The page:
It is true that excessive incrementalism can be imprudent. I’ve written in favor of passing heartbeat bills, for example, precisely because it was necessary to pass laws that were inconsistent with Roe to challenge Roe. It was time to end the incrementalist approach to challenging Roe. The law in Dobbs itself represented a bold version of incrementalism because even though it didn’t ban most abortions, it still plainly contradicted precedent. 

But if I’m sitting in a purple state legislature, and my realistic choice is between passing, say, a 20-week abortion ban and no meaningful regulation at all, I’m voting for the 20-week ban. In those circumstances, legislative incrementalism isn’t a surrender. It’s an act of practical wisdom that recognizes that some advance is better than no advance at all.

And what are we to make of the argument that abortion should be treated as murder not just as a matter of heated rhetoric but as a matter of law? After all, if you believe that abortion kills a human being, isn’t it inconsistent and perhaps even unjust to not to provide “equal protection” for that young life by holding out the promise of criminal sanction for a mother who seeks to abort her child? 

Yet this argument misunderstands the vitally important legal and moral distinction between act and intent. I like the way Francis Beckwith put it in his book, Defending Life (hat tip to Burk for the reference): 

If abortion is made illegal… [those crafting laws and penalties] will have to take into consideration the following facts. (1) Unborn human beings are full-fledged members of the human community and to kill them with no justification is unjustified homicide. (2) Because of a general lack of understanding of the true nature of the unborn child – likely due to decades of cultural saturation by abortion-choice rhetoric and little serious philosophical reflection on the pro-life position by the general public – most citizens who procure abortions do so out of well-meaning ignorance. (3) The woman who will seek and obtain an illegal abortion is really a second victim. Women who seek illegal abortion will probably do so out of desperation. Not realizing at the time of the abortion that the procedure kills a real human being, some of these women suffer from depression and guilt feelings after finding out the true nature of the unborn.

To make this basic, it’s necessary to draw a distinction between “homicide” and “murder.” Homicide is quite simply “when one human being causes the death of another.” Homicide is not always unlawful. Sometimes it’s even justifiable (such as when you kill a person in self-defense).

Punishment for homicide depends a great deal on state of mind. For example, there is a dramatic difference in the law between negligence—which typically leads to a manslaughter charge—and outright murder, which is usually defined as the intentionally unlawful killing of an other person.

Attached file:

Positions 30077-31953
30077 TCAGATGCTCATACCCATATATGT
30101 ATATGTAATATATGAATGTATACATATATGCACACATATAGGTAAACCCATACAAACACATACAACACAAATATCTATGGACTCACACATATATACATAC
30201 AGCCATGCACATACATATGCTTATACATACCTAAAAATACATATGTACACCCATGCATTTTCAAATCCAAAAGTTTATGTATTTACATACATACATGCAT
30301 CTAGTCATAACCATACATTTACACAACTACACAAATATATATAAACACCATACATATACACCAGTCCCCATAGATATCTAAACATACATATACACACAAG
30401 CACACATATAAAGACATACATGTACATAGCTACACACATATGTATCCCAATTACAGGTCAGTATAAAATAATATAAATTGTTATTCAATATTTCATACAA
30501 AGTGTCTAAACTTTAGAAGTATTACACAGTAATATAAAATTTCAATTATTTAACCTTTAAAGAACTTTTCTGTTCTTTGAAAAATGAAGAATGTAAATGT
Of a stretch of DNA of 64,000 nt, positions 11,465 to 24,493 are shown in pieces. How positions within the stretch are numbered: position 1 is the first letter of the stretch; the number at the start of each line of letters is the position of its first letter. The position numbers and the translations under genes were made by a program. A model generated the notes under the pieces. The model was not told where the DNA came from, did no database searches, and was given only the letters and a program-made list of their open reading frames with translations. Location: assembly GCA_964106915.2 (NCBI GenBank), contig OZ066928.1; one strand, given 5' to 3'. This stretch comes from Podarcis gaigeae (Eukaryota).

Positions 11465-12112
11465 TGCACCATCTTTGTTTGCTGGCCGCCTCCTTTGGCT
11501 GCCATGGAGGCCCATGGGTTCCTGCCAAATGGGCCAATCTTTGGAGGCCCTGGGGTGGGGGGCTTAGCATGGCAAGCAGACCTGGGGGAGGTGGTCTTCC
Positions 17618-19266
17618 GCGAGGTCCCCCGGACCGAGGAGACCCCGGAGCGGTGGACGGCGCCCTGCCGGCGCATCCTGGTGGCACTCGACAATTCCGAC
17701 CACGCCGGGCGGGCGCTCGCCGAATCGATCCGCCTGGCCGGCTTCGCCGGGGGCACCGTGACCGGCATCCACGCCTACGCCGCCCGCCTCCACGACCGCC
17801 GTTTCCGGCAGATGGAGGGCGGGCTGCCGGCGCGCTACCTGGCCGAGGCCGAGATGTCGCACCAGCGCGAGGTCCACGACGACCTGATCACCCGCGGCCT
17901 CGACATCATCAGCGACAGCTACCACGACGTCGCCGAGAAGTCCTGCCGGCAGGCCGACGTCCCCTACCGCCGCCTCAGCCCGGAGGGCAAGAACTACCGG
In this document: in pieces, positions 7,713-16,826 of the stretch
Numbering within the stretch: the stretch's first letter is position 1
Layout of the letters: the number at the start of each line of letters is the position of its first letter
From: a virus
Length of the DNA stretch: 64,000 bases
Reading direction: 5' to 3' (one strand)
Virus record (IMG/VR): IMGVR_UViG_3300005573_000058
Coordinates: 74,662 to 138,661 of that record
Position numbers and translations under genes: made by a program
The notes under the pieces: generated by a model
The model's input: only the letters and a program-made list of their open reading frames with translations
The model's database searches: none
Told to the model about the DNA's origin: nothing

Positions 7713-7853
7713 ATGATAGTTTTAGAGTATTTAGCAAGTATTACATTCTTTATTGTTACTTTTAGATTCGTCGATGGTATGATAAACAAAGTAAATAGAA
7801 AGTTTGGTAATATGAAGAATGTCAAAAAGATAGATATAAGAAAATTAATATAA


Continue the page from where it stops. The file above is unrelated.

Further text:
There is even an allowance in the law for tragic errors. Case law is replete with examples of exonerating police officers and citizens of the criminal consequences of reasonable, mistaken beliefs that the person they killed presented a direct and immediate threat of death or grievous bodily harm.

In the absence of criminal intent (which can include a depraved indifference to human life), American law and moral tradition deems a murder charge to be fundamentally unjust.

Abortion abolitionists stand against this tradition. The decision to prosecute women who obtain abortions could result in the prosecution of thousands upon thousands of young women who genuinely do not believe they are killing a child. This is a material distinction from the murder and manslaughter charges we see in criminal law today. There is zero meaningful dispute about the personhood of, say, a drunk driving victim or the victims of a mass shooting. 

Moreover, many women who seek abortions are also under extreme emotional distress, facing intense pressure—like my friend Denise—from friends and family to “end a pregnancy,” not “kill a baby.” As Beckwith notes, they’re not malicious or even reckless. They’re “well-meaning” even if they are terribly, tragically wrong. 

There may be some women, at the fringes, who believe “my abortion is the same as killing a two-year-old, and I just don’t care,” but that is absolutely not the daily reality of abortion in America. Not only is there no intent to kill, there is no real awareness of what abortion truly does.